Tree Surgeons and Fire Wood suppliers - AWS Tree Surgery

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Useful Tips
full range of tree and garden services

We've packed this part of the website with useful information for you.

Below are the six questions we get asked most frequently and the answers we give, and hopefully this information should save you some time.

You'll also find useful links for related services such as local garden centres and the local council's information on preserved trees. Finally, we have included some seasonal garden to help you keep the garden in shape. These tips will be updated four times per year to reflect the changing requirements of your garden throughout the year.

Frequently Asked Questions
1. I have a tree in my garden, what are my responsibilities?
Normally the owner of a tree is responsible for its health and safety.
That means you need to take all reasonable and practicable steps to avoid the tree causing damage to property and people. The owner of the tree may be held liable if the tree causes damage to a third party. Also, if the owner of a tree is aware of a defect which they fail to address then they may be held liable if any damage caused resulting from that defect.

2. Can I cut down my tree?
If your tree is covered by a Tree Preservation Order (TPO) you need consent from your local authority before any work is carried out – even for minor pruning. Usually this takes around 8 weeks. You may live in a Conservation Area in which case you will have to seek consent from your local authority before work can commence, unless the tree stem diameter is less than 7.5 centimetres. Any tree in a Conservation Area requires a 6 week notice of intent. If you haven’t received written confirmation after 6 weeks then work can be carried out. Any dead or dangerous tree may not require permission to make safe or cut down.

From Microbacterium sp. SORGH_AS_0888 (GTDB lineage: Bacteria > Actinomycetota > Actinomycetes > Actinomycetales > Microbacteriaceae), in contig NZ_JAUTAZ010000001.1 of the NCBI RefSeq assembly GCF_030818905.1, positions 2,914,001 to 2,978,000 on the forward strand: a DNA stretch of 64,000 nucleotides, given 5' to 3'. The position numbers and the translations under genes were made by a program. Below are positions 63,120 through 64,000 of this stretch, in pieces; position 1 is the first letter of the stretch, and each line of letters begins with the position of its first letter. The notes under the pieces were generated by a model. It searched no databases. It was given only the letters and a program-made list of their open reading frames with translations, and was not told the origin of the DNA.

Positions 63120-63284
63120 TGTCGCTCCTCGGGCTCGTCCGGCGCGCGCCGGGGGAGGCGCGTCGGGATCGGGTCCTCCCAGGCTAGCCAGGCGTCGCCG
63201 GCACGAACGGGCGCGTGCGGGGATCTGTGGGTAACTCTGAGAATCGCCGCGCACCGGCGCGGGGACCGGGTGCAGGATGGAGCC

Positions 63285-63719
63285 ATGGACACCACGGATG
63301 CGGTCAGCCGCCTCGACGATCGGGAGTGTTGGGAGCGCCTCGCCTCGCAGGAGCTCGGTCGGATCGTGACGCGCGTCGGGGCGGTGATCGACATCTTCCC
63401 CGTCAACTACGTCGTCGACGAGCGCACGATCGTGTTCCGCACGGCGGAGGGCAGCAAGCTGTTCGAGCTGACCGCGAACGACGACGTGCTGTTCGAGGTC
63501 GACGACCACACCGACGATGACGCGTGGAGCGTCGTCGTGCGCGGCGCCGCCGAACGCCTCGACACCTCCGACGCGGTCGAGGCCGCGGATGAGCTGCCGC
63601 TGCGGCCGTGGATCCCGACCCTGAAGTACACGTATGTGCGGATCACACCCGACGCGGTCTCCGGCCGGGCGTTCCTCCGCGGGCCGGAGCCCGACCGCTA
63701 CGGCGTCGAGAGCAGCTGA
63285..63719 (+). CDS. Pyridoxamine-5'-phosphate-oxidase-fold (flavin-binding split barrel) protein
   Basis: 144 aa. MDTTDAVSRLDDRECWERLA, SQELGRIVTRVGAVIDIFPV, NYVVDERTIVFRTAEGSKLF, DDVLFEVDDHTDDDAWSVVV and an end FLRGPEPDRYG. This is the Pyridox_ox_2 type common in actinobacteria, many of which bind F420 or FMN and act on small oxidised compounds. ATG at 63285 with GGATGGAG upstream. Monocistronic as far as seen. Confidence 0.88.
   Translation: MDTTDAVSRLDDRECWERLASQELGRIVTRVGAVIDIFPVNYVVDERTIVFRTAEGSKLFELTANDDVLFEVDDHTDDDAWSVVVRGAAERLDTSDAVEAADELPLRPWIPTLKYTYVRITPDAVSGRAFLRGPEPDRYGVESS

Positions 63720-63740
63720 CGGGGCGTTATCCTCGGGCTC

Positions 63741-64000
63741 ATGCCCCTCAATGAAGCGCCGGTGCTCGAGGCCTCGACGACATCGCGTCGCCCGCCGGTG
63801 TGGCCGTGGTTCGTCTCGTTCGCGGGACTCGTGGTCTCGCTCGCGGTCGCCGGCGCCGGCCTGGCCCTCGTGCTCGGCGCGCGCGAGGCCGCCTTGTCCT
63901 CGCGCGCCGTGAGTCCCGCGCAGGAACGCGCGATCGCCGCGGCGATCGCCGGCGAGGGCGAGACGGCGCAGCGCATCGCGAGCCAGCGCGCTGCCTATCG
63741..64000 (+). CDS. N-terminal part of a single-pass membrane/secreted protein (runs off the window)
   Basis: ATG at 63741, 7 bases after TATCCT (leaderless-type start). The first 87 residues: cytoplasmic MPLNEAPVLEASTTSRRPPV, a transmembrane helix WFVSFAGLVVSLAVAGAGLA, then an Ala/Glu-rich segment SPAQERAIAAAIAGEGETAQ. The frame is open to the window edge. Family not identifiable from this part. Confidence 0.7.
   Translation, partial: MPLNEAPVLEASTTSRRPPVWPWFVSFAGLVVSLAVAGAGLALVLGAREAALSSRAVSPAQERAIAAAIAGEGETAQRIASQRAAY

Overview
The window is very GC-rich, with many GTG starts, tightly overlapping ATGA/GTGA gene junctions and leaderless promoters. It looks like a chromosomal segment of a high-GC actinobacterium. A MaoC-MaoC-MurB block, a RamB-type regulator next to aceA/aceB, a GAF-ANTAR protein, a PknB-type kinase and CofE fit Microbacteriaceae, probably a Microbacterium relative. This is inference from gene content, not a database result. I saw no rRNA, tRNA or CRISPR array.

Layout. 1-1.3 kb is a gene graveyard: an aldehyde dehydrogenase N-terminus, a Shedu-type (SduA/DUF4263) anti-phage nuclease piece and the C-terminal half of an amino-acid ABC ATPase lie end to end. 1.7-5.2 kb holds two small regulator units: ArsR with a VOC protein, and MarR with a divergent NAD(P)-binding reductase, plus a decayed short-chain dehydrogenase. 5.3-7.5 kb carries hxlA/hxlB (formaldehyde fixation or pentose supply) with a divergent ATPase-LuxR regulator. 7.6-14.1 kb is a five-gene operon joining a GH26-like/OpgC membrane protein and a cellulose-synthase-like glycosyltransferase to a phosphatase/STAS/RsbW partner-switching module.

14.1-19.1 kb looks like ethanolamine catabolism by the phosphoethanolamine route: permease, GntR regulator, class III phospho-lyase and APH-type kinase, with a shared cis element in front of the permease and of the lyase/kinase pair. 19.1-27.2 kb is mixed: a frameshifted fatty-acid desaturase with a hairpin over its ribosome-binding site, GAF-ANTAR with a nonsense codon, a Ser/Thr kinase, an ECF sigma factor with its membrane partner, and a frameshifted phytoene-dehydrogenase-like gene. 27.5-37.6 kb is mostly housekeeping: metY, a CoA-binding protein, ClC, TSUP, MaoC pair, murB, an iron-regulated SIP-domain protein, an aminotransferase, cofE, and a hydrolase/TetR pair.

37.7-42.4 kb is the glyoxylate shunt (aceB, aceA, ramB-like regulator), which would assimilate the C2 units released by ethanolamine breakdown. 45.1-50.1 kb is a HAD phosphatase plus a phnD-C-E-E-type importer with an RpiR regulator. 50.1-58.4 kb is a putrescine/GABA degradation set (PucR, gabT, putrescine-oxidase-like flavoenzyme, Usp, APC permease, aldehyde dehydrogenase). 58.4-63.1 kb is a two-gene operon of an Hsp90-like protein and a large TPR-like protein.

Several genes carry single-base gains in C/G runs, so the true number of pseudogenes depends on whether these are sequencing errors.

3. What is a Tree Preservation Order?
A Tree Preservation Order (TPO) is made by a local authority to protect trees and woodlands of special importance from deliberate damage and destruction. TPOs can prevent the lopping, felling, topping, uprooting or otherwise willful damaging of trees without the permission of the local authority. To find out more see below for the links to the relevant department in your local authority.

4. How can I kill-off a tree stump?
The best way to do this is to grind the stump. The process involves removing the stump with a grinder,
a specialist piece of equipment designed specifically to remove stumps, leaving no mess or ugly stump.

5. What about nesting animals in my trees?
Trees can be pruned at any time as long as there are no nesting animals, such as bats. Some birds and
all bats are protected species. Seek advice.

6. How soon can you do the job?

We like to complete all jobs as soon as is practically possible, depending on our availability.

Tree Felling / Surgery Crown Lifting Crown Thinning Deadwood Removal
Stump Removal Conifer Removal Hedge Cutting Garden Maintenance
Fire Wood Why hire an Arborist? Tree Pruning Dangerous Trees

Seasonal Gardening Tips
Don't be tempted to buy your summer bedding yet, unless you have a greenhouse, conservatory or cold frame that you can store them in. A late April / early May frost is not uncommon in the UK.

Tidy up any remaining leaves and general garden rubbish. It's home to slugs, snails, vine weevil and woodlice and can introduce disease and infection into your garden.

Put out feeders for birds, not forgetting fresh water. Encouraging birds into the garden will help reduce the number of insects and slugs.

After a frost try to stay off the grass. Treading on the lawn in frosty conditions can damage the grass.
Re-firm the roots of any shrubs that may have been lifted by frost.

Keep an eye on the weather forecast. Cover shrubs that are likely to be damaged by frost with garden fleece, sacking or an old light blanket.

Listen to the weather forecasts, if frost is due cover sensitive plants with sacking or netting.
Plant or move roses. They like plenty of sun and a clay soil. Leave 60cm (24in) between plants to allow air circulation, which will reduce the chance of infection.



As summer peaks large-flowered clematis can be used to scramble over spring-flowering shrubs, such as forsythia. Later on annuals such as Nicotiana and Cosmos are ideal for filling gaps between shrubs, and tender or half-hardy perennials, such as penstemons and diascias, are guaranteed to brighten any bed or border colour schemes.